Listen to their utterances: “There is not a big future for the small guy, with 60 per cent of the fish going as taxes, lighthouse fees, MAF fees, you name it. And now DOC (the Department of Conservation) comes in for a piece too. For a guy that has got to lease snapper, he is not going to stay in. They are getting out. Taken over by the big companies. MAF got millions from the surrender of overcaught fish last year. Or, “The catcher pays the price at the end of the day. Independent fishermen were being forced out not just by economic attrition but also because they were “tired of being treated like criminals.

For the general community, while most recreational fishers could get a ‘feed’, it was widely reported that much of the fish caught were undersized. The general scarcity of good fish, however, was such that good size and quality fish caught by recreational fishers could be traded in the community at a value matching world market prices. A good kingfish, for example, could be swopped with a farmer for a sheep. In most of the fish shops visited, there seemed to be relatively little fish on offer and that little amount was usually poorly presented and of relatively inferior quality.

Domestic consumers were certainly pessimistic, as this sampling of comments reveal:

“You know how hard it is to get fish here and you go to Sydney or Melbourne in Australia and all our beautiful fish are there, cheaper than we can get in New Zealand.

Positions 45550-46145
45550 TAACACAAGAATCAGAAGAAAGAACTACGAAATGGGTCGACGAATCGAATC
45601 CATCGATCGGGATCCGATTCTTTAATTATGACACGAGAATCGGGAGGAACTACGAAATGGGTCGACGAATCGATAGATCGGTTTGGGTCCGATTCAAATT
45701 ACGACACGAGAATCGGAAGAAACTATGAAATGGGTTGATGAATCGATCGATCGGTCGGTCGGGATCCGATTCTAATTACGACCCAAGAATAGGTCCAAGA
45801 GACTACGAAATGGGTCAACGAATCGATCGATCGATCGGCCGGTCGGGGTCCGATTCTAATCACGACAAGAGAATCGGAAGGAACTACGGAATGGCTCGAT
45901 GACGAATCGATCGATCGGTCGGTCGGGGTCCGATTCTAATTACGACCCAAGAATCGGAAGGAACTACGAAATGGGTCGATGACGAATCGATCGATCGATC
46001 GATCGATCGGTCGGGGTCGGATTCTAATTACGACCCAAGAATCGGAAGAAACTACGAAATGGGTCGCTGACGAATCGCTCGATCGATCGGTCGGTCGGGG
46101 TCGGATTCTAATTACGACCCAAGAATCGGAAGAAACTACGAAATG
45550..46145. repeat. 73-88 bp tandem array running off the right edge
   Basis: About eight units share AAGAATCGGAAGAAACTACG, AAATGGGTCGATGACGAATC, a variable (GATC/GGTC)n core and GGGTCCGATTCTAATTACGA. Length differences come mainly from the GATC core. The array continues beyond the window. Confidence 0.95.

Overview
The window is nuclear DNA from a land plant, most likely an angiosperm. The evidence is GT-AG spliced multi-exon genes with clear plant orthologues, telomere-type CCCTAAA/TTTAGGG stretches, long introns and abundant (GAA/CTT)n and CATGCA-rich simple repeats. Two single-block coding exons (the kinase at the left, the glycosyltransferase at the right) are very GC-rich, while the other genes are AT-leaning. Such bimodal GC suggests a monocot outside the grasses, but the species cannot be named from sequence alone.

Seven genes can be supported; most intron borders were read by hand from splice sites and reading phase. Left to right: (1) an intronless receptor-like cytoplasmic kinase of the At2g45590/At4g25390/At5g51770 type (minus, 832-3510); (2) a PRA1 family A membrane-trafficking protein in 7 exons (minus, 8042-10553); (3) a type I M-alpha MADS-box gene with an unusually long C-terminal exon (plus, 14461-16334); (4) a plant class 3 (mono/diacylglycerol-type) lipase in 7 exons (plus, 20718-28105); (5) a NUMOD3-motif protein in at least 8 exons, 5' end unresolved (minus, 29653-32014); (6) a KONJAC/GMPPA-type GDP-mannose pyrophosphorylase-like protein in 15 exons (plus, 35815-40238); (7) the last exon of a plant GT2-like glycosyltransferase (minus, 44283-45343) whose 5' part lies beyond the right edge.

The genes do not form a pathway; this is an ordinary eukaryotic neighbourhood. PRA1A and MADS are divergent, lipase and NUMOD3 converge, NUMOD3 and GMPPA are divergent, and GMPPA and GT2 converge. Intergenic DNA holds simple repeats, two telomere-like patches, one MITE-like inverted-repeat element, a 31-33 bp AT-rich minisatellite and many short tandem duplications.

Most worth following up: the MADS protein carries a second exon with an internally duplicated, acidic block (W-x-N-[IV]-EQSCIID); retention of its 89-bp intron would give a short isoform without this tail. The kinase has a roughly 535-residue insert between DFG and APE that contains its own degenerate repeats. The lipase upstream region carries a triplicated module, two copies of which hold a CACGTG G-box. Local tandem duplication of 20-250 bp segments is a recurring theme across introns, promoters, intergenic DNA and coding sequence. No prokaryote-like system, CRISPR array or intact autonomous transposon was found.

“I do not eat much. Who would at NZ$22 a kg?

“I do not understand how, with the amount of fishing going on, there can be any fish left. It’s a disappearing resource. With the amounts being caught, how do they think it can reproduce fast enough?

At least one Maori group wanted to place a rahiri (closure) on their stretch of coastline to allow inshore stocks, their essential subsistence supplies, to rebuild.

Snapper is commercially the most important species for Northland, indeed one of the prime species the ITQ system was intended to save. Last year, fishermen opposed calls to reduce the Total Allowable Commercial Catch (TAC) from 4,900 tonnes to 4,000 tonnes, following the annual stock assessment. In a major campaign, they argued that their economic viability would be at stake.

Maori leaders, for their part, feared such cuts would force Maoris who had been encouraged to legalize their operations, back to the black market.

Finally, recreational catch limits were reduced and the minimum size of the catch increased. This year’s call is to reduce the TAC to 1,600 tonnes or even 1,500 tonnes. If, in order to save the snapper, this is done, the larger, vertically integrated and diversified companies can probably hang on, but most of the remaining independent fishers, many already marginal, will face bankruptcy.

Clearly, the ITQ system has not saved the prime coastal fish species for which it was introduced in the first place nor has it realized the hopes of those who pushed hardest for restructuring the fisheries. In Northland, under the ITQ system, many in the local communities feel deprived. Both prime species of fish as well as independent fishers continue to become endangered.